Mary Shelley’s biggest contribution to literature was Frankenstein, which some call the first horror story. However, she accomplished several other moody, dark, and brooding things in her lifetime. Mary Shelley was the first goth.
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Gothic literature happens when you combine romance, horror, and, just overall, death. While Shelley’s books certainly fit in this genre, there are many more gothic things about her.
She wrote Frankenstein as a moody teenager. She was 18-years-old, stuck in a cabin with Lord Byron, physician John Polidori, and husband Percy Bysshe Shelley. They decided to have a competition to see who could write the best ghost stories after being inspired by the book Fantasmagoriana.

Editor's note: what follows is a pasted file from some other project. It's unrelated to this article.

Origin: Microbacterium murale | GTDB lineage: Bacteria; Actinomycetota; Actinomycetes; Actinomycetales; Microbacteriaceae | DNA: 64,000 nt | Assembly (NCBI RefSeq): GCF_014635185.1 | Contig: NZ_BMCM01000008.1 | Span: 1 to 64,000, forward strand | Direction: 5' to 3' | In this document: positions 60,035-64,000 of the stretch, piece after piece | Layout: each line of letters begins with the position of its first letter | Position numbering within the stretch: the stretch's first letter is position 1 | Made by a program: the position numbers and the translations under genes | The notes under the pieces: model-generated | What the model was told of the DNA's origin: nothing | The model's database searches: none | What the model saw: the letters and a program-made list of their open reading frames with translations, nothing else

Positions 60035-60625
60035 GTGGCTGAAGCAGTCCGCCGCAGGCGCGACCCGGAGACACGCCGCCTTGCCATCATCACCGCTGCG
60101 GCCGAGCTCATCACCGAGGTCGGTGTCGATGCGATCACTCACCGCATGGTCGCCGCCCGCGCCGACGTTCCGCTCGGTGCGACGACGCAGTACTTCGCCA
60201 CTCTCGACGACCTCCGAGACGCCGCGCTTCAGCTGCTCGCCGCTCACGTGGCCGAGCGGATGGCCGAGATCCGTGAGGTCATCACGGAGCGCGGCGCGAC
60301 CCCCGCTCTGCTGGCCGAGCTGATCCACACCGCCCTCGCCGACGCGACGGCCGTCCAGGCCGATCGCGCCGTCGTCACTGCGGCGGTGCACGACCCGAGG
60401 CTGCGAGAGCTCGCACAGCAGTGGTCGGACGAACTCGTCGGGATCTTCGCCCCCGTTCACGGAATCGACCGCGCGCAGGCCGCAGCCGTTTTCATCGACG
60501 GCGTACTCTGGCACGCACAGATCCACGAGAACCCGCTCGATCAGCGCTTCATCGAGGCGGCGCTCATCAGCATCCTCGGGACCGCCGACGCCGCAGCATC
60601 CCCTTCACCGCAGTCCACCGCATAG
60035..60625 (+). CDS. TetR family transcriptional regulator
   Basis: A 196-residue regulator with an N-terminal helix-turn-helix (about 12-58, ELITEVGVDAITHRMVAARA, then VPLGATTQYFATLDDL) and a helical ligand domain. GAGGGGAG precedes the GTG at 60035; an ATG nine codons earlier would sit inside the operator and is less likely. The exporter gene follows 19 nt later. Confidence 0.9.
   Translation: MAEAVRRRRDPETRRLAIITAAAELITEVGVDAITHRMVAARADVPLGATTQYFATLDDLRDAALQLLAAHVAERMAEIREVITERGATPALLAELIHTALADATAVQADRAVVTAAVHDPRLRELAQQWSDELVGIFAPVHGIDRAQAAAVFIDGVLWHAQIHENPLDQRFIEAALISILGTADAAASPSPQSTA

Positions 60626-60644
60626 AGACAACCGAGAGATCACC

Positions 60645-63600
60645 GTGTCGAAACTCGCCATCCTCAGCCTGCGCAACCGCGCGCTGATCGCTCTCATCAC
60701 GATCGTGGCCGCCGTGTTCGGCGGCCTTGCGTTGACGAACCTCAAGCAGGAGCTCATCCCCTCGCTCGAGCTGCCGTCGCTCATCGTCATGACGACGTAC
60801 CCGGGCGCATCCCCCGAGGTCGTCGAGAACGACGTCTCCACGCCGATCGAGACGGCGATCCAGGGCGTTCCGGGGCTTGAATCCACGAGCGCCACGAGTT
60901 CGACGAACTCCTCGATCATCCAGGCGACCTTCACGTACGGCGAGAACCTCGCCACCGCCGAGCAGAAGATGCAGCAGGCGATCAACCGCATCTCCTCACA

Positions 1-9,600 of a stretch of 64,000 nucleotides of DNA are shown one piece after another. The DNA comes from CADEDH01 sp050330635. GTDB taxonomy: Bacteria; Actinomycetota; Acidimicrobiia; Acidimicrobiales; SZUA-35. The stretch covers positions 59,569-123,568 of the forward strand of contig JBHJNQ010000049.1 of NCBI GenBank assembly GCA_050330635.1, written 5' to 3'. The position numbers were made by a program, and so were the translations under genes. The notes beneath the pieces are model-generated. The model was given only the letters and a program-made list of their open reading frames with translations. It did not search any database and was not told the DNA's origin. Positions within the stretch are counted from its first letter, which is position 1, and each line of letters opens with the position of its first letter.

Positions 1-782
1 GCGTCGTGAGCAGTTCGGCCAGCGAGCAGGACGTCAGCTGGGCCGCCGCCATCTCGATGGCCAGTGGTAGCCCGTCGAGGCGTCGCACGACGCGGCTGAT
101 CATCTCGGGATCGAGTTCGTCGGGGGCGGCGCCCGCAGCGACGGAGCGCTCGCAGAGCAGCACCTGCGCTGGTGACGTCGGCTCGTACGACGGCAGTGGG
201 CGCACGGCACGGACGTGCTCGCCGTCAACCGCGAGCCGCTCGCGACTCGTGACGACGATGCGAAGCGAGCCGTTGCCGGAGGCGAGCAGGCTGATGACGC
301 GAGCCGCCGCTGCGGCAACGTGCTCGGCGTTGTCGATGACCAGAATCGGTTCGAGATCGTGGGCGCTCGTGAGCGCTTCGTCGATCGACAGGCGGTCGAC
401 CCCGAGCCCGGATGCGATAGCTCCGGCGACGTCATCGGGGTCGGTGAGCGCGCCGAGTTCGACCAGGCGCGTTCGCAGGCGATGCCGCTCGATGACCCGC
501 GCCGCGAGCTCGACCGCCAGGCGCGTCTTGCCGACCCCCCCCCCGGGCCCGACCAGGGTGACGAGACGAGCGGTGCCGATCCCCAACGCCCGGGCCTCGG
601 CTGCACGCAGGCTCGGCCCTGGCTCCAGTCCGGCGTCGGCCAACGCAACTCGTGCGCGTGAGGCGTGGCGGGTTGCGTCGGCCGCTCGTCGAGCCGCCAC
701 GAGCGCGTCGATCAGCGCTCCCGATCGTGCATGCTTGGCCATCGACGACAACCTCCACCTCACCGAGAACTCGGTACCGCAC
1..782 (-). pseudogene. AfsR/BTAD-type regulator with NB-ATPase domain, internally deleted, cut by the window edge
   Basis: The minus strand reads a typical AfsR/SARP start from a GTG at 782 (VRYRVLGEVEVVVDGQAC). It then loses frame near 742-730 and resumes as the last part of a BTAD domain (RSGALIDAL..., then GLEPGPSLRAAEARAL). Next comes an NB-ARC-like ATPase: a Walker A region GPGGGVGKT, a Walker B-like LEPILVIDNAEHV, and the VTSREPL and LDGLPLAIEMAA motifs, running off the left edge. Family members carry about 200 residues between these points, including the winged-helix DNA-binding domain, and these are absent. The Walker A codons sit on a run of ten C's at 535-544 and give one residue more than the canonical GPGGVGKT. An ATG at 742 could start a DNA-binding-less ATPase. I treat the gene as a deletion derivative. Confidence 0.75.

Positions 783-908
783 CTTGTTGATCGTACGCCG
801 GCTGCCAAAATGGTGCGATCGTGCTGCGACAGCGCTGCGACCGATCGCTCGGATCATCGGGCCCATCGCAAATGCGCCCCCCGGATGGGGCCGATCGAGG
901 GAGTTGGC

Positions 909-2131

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Mary Shelley won, though Polidori was not without his own achievements. The story he wrote was called “The Vampyre” and went on to inspire Bram Stoker, the author of Dracula.
If the story seems like a bad nightmare, it might be because it was. Sprung from a dream after having writer’s block, Shelley wrote, “I saw with shut eyes, but acute mental vision – I saw the pale student of unhallowed arts kneeling beside the thing he had put together.” From that dream came the story of the monster and his creator.
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The story, first published anonymously, didn’t have the rave reviews it does today. The Quarterly Review says it was “a tissue of horrible and disgusting absurdity,” which kind of sounds like they’re describing the monster in the story.
After her husband’s death, she continued to carry his heart around in a tissue. That’s pretty metal. That’s probably the most terrifying and romantic thing involving death I’ve ever heard. That’s pretty darn gothic.
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